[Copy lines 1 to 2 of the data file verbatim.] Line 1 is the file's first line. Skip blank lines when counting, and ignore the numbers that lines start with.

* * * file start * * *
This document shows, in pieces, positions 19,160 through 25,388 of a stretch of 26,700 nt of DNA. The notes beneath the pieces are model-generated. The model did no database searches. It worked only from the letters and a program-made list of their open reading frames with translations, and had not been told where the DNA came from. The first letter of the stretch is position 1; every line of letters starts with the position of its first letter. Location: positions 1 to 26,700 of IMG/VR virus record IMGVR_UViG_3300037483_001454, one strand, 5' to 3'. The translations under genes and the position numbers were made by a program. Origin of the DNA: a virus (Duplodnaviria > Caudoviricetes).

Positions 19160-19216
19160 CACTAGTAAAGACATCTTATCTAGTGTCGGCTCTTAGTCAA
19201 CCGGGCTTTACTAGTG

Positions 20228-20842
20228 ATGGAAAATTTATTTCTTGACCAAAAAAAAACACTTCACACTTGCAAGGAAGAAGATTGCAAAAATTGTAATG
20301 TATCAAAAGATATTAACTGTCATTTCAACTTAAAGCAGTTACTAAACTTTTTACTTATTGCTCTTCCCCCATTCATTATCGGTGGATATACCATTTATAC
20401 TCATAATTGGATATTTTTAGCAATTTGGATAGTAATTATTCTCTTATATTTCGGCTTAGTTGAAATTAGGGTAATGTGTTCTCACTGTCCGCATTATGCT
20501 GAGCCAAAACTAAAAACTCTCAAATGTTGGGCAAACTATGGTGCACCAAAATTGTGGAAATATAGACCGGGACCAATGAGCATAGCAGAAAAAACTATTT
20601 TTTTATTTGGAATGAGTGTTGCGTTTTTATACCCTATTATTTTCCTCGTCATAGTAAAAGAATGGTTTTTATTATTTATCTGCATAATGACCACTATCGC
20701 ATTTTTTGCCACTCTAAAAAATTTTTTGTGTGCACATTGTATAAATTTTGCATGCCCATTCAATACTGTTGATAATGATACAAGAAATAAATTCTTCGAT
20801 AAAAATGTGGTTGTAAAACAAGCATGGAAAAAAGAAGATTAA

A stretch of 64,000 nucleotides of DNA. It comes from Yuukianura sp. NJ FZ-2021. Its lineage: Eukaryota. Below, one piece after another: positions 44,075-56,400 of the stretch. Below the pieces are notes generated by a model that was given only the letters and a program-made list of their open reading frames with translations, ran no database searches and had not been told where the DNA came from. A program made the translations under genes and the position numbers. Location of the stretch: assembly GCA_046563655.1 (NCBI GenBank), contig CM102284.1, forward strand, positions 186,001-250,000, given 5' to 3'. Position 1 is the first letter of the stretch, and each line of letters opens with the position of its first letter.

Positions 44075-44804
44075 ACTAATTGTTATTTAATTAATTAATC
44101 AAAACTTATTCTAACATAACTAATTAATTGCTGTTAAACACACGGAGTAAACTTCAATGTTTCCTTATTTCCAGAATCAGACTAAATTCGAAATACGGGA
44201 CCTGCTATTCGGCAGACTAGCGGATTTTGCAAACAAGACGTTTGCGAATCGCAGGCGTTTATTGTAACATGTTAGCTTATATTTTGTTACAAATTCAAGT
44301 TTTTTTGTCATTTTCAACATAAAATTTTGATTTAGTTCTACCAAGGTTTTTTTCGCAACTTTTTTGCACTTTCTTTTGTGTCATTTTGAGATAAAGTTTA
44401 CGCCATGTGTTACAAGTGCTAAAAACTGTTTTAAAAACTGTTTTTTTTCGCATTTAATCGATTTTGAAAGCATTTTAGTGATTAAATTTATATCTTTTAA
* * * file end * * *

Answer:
This document shows, in pieces, positions 19,160 through 25,388 of a stretch of 26,700 nt of DNA. The notes beneath the pieces are model-generated. The model did no database searches. It worked only from the letters and a program-made list of their open reading frames with translations, and had not been told where the DNA came from. The first letter of the stretch is position 1; every line of letters starts with the position of its first letter. Location: positions 1 to 26,700 of IMG/VR virus record IMGVR_UViG_3300037483_001454, one strand, 5' to 3'. The translations under genes and the position numbers were made by a program. Origin of the DNA: a virus (Duplodnaviria > Caudoviricetes).

Positions 19160-19216